It might not seem like the perfect time to ask federal agencies to take on a new challenge. We know you’ll disagree since this new challenge will decrease costs and advance goals that transcend agency borders.
Americans expect government to “lead by example” to stave off climate change, reduce pollution, stimulate green domestic jobs, improve public health, and enhance energy security. In addition to the efforts to make federal buildings and federal fleets more energy efficient, what should the federal agencies do?
Every year federal agencies spend roughly $150 billion on third-party transportation services – ones outside of the federal fleet.
Since the federal government is such a big, important customer, it has leverage. The president has asked you to demonstrate government’s fundamental ability to tackle issues most central to our nation’s future, a demonstration of real progress on transportation, sustainability, public health and security –areas of critical and long-term importance.
In the coming days, Warren G. Lavey and Gregory C. Staple of the American Clean Skies Foundation will offer a plan that ratchets down the government’s consumption of oil – and the fiscal and environmental costs that come with it – by requiring federal agencies to apply to third-‐party transportation providers the same kind of alternative fuel targets, efficiency standards and reporting practices that agencies currently apply to their own vehicle fleets.
Lavey and Staple estimate that implementation of this plan could deliver approximately $25 billion in cost savings by 2025, as much as $7 billion annually; reduce petroleum consumption by billions of gallons each year; stimulate the introduction of tens of thousands of new alternatively fueled vehicles; and cut greenhouse gas pollution by over 20 million metric tons annually.
As many of you know, Executive Order 13514, adopted in 2009, already directs federal agencies to purchase transportation services that promote energy security, energy efficiency and cleaner air. You may have already been involved in the success in compliance with this directive, especially if you’re at the U.S. Postal Service or the General Services Administration.
Much more could be achieved by extending the framework of specific standards, performance tracking and plans from federally owned fleets to third-party transportation service providers. Given that the federal government is such a large customer, many federal agencies have close relationships with, and considerable influence over, some of the country’s largest freight carriers and product shippers. A shift by government from oil to fuel-efficiency with alternative fuels could not only save taxpayer dollars, it could also have large economic and environmental benefits – positively shifting supply and prices for alternative fuels and vehicles throughout the nation.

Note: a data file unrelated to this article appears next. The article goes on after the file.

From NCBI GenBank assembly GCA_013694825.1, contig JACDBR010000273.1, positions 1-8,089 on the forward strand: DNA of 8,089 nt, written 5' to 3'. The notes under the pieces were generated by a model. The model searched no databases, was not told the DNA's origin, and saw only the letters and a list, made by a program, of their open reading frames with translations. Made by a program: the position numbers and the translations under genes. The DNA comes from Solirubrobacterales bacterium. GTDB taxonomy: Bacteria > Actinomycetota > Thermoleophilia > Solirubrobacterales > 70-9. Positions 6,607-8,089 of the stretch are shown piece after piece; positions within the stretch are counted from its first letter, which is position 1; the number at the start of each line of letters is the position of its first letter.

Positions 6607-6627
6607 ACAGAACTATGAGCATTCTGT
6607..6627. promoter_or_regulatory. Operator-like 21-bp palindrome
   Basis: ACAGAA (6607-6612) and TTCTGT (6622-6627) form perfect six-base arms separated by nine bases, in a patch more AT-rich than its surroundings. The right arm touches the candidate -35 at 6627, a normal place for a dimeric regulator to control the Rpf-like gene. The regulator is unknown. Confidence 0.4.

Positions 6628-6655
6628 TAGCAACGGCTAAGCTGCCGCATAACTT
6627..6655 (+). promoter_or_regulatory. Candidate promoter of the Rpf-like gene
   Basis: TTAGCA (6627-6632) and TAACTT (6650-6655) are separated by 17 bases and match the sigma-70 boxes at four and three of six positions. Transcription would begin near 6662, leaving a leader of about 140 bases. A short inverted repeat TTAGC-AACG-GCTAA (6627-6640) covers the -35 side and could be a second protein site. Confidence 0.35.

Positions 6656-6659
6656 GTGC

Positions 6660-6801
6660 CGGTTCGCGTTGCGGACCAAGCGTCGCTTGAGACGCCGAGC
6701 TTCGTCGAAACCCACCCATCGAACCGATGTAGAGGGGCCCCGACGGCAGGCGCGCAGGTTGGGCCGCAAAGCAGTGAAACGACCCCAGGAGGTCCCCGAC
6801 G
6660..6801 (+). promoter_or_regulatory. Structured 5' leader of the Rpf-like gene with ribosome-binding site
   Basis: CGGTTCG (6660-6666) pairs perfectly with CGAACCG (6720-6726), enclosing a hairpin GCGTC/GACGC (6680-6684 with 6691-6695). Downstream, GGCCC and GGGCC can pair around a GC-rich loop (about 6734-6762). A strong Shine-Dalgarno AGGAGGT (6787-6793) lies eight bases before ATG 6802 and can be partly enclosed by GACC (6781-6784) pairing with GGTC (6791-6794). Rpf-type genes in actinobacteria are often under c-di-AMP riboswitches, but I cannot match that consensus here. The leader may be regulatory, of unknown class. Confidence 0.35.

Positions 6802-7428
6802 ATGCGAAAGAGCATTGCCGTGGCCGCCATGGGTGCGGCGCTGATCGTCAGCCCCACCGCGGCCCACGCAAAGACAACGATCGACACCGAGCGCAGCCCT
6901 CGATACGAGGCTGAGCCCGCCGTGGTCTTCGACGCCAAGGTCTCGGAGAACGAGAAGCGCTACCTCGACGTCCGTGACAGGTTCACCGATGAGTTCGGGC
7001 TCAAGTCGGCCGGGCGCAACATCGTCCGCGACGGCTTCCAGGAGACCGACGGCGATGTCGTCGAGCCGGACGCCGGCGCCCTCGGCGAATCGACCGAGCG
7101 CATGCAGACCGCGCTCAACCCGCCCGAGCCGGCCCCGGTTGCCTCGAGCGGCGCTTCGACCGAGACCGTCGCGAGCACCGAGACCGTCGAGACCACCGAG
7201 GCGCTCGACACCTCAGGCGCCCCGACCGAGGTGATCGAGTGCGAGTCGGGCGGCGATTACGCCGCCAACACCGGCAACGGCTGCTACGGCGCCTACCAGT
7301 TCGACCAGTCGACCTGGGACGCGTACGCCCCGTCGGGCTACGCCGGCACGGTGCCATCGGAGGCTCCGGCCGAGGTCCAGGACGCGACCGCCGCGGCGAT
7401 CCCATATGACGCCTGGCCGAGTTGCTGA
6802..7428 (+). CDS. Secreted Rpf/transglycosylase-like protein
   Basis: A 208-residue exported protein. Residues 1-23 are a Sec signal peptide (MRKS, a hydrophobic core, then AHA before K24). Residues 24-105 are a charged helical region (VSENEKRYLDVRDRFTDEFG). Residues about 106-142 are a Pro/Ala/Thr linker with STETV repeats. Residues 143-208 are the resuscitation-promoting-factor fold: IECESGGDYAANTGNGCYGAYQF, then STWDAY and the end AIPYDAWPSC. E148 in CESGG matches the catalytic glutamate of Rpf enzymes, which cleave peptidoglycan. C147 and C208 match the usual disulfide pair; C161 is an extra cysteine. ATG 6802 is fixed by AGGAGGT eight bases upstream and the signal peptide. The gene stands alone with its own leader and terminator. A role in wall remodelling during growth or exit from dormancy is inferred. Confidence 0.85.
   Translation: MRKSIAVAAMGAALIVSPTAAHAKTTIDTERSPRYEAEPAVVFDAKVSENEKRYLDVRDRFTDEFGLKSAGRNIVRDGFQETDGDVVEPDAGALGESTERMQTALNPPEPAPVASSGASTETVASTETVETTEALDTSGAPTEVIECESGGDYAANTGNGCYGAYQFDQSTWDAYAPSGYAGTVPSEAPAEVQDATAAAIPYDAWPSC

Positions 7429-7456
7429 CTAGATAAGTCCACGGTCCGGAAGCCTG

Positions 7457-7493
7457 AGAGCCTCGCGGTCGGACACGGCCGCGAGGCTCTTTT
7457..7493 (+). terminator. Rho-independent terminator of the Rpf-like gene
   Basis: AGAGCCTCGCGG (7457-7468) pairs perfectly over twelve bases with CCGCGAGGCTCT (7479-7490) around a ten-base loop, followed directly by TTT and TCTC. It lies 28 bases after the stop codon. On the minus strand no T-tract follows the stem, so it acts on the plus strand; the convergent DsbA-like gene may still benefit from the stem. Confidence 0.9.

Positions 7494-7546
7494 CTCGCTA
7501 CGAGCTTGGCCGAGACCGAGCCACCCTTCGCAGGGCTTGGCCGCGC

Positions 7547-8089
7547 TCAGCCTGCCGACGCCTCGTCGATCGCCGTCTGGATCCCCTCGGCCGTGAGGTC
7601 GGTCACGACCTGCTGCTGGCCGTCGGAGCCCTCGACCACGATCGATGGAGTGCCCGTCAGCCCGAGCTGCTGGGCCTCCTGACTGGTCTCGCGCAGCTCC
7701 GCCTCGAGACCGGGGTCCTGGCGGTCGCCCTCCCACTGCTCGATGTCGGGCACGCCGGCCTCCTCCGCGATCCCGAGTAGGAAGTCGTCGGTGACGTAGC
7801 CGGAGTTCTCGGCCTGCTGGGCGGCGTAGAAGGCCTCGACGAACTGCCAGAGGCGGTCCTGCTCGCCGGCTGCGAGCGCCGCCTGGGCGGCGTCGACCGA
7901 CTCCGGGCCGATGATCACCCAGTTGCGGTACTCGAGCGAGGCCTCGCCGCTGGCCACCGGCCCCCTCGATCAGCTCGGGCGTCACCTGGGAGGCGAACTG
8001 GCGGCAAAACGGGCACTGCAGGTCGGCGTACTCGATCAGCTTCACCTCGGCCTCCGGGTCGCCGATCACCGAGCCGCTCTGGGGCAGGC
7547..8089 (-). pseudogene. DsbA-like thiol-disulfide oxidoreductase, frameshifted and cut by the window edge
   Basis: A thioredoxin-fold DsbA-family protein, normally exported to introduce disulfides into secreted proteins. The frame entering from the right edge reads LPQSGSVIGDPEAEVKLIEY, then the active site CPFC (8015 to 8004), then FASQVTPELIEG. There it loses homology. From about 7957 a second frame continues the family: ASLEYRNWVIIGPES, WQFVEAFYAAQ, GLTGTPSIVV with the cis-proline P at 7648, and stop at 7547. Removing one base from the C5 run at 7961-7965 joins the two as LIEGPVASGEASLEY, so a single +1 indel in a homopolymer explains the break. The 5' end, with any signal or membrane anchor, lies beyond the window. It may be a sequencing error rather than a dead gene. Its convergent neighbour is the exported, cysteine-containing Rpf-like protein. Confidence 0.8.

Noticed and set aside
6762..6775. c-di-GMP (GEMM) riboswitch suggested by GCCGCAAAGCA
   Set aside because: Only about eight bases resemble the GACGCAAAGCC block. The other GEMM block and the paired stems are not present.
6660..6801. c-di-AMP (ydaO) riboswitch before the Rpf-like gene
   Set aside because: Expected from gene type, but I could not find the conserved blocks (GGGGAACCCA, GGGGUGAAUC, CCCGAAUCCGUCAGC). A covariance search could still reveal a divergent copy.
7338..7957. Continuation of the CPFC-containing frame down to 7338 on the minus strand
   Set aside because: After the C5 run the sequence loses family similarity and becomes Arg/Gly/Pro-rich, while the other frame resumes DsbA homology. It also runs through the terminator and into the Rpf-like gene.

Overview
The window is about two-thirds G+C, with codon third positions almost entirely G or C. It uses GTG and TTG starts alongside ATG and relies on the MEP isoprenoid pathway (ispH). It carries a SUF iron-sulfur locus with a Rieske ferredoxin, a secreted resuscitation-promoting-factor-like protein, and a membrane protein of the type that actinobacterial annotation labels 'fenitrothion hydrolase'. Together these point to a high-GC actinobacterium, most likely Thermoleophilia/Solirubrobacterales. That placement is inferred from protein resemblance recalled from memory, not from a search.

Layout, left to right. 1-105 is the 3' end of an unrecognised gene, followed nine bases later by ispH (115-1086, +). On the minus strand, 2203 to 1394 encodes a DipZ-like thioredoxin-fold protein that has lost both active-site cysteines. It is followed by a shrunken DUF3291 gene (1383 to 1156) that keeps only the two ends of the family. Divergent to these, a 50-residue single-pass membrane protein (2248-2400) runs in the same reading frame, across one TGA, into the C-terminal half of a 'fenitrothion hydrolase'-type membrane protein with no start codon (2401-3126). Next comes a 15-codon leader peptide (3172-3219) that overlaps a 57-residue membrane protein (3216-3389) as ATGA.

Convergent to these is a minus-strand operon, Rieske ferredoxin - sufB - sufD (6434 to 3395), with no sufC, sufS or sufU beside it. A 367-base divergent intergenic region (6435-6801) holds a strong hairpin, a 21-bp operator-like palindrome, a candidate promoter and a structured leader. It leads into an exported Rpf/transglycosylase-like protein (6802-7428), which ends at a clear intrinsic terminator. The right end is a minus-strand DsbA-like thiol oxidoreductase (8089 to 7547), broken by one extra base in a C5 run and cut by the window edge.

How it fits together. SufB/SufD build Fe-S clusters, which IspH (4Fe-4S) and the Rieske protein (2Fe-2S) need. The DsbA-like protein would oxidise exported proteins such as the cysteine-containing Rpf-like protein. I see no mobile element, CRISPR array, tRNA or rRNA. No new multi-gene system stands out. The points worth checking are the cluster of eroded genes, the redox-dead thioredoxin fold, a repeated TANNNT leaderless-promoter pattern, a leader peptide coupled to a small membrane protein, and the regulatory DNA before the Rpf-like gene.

As your conference organizers said, sustainability is more than just a buzz word – it’s a widespread business model and an increasingly important federal government priority. Our recommendations have been proven to be successful and cost-effective — the lifecycle costs of alternative fuel vehicles have declined; the availability of new vehicle technologies and fueling options is increasing rapid; companies widely use analytical tools and report data for their energy use and emissions; and the private sector has experience in shifting to alternative fuel vehicles. Focusing on the federal supply chain is part of the hope for a more sustainable future.
Go to NextGen and sign up for Think Sustainability. Get the inside scoop on Oil Shift: The Case for Switching Federal Transportation Spending to Alternative Fuel Vehicles. And also figure out your Next Move with Education’s Kitty Wooley.
5. Think Sustainability
Barbara Englehart, Englehart Consulting (Co-Moderator)
Well written and thought provoking. Nice job, Ilyse.
Thanks so much, David. We’ll be offering recommendations in August and more than 40 pages for research on federal and business performance thus far. We look forward to comments and ideas about how best to move forward.